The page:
Date: Mon, 24 Jul 1995 15:09:33 EDT
From: Douglas Bayer x3701 3NW dbayer[AT SYMBOL GOES HERE]YUKON.HQ.ILEAF.COM
Can anyone point me to a convincing explanation of reports
that some Massachussans "simultaneously" drop their r's
and yet add extraneoous hard-r's, like idear and Florider?
I used to notice it, but haven't noticed it in years.
An "outsider" reported hearing these as a child when she
moved here from the midwest, and wasn't convinced with
any of the following possibilites I floated:
1) Where the standard dialect has two allophones, the dialect
has one pronoounced halfway between, so an outsider always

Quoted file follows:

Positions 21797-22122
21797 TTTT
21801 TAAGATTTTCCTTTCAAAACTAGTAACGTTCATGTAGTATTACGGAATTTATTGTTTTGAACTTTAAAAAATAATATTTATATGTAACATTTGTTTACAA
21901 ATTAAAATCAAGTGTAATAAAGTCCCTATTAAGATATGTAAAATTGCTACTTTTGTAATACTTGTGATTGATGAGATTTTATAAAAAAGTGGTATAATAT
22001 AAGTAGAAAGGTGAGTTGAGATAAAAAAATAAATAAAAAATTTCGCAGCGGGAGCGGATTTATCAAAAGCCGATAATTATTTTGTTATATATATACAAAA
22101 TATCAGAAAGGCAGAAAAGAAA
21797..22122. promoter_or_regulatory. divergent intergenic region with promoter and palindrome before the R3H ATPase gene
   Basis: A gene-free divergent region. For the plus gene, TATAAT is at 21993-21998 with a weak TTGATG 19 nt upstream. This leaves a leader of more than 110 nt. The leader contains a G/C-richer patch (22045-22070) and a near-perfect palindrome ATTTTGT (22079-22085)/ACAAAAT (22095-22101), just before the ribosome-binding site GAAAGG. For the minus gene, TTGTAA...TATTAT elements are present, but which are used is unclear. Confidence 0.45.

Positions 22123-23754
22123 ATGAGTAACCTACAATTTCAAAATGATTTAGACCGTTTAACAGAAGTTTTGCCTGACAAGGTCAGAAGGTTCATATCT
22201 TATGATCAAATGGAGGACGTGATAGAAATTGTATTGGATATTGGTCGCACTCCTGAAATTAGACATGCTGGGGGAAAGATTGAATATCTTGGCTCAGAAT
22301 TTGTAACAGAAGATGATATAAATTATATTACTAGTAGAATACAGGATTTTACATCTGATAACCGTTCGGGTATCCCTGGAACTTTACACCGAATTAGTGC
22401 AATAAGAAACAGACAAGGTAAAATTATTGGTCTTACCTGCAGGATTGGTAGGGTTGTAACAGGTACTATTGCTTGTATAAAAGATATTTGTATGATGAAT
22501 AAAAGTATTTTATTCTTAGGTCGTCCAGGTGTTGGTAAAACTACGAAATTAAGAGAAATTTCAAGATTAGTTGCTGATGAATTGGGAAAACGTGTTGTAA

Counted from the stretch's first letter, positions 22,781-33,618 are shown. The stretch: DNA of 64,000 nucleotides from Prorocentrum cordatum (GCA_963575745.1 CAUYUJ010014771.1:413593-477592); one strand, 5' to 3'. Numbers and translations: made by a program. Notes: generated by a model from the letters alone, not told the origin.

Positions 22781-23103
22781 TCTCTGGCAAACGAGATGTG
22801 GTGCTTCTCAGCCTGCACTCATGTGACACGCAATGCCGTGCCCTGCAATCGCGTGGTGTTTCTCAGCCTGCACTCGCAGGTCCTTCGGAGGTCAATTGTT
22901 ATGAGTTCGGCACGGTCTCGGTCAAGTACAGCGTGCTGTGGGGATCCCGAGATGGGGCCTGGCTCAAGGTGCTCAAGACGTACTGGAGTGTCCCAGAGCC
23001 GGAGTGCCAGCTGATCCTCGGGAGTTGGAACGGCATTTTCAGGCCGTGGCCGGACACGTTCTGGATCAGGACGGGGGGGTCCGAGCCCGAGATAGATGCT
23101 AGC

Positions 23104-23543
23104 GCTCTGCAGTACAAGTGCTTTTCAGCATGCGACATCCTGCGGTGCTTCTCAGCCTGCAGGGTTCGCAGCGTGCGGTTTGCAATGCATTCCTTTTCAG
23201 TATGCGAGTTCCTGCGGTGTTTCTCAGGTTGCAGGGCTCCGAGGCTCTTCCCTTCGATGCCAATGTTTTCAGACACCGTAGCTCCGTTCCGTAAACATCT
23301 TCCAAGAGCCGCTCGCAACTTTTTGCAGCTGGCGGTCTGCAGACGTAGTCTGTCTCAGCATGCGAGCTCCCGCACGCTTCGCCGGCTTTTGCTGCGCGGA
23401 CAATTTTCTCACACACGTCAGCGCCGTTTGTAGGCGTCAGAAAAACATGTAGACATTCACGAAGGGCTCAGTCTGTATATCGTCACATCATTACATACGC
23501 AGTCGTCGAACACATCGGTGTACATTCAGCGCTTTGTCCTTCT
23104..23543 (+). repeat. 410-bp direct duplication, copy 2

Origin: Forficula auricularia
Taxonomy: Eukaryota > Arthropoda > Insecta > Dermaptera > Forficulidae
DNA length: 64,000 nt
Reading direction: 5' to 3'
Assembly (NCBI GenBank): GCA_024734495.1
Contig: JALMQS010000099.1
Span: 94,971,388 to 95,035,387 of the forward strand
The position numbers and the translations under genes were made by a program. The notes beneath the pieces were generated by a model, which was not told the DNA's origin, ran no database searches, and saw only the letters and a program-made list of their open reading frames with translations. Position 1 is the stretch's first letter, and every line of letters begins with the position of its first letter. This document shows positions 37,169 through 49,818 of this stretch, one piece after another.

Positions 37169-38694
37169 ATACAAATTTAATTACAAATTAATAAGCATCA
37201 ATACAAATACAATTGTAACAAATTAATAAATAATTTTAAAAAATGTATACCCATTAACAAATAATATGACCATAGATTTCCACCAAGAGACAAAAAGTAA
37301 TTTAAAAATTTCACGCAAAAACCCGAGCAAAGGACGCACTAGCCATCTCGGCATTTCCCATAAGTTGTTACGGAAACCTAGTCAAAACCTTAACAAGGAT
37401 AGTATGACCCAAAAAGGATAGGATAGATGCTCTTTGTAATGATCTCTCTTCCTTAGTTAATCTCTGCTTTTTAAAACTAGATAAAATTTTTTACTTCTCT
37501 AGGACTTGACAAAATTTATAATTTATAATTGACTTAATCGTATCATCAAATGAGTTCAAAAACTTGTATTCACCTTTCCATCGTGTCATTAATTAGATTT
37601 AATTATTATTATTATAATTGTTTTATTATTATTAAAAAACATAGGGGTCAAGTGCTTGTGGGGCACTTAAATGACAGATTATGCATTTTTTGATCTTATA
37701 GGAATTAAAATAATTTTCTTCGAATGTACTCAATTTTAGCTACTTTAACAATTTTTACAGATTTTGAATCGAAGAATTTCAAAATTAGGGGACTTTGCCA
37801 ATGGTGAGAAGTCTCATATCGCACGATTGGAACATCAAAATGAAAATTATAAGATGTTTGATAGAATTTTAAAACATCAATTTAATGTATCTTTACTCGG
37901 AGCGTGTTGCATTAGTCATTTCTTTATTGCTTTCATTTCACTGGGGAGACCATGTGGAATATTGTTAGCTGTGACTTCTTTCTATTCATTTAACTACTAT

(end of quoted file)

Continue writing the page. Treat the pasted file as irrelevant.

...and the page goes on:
hears the opposite.
(She said the difference was quite distinct.)
2) They may have retroflex and non-retroflex allophones for
different social registers. Again, outsiders notice the
-r's in endings they never curl themselves, but fail to
take notice of the reappearance of the same r's in their
(She thought they could mix them in the same sentences.)
3) They may have overcorrected based on contamination from
nearby dialects, perhaps for certain words associated with
the wider world --the "Lon-Gisland effect" (It's New Yorkers
and New Jerseyans, not Long-Islanders, who say Lon-Gisland.)
(She thought they were pure Massachuttans)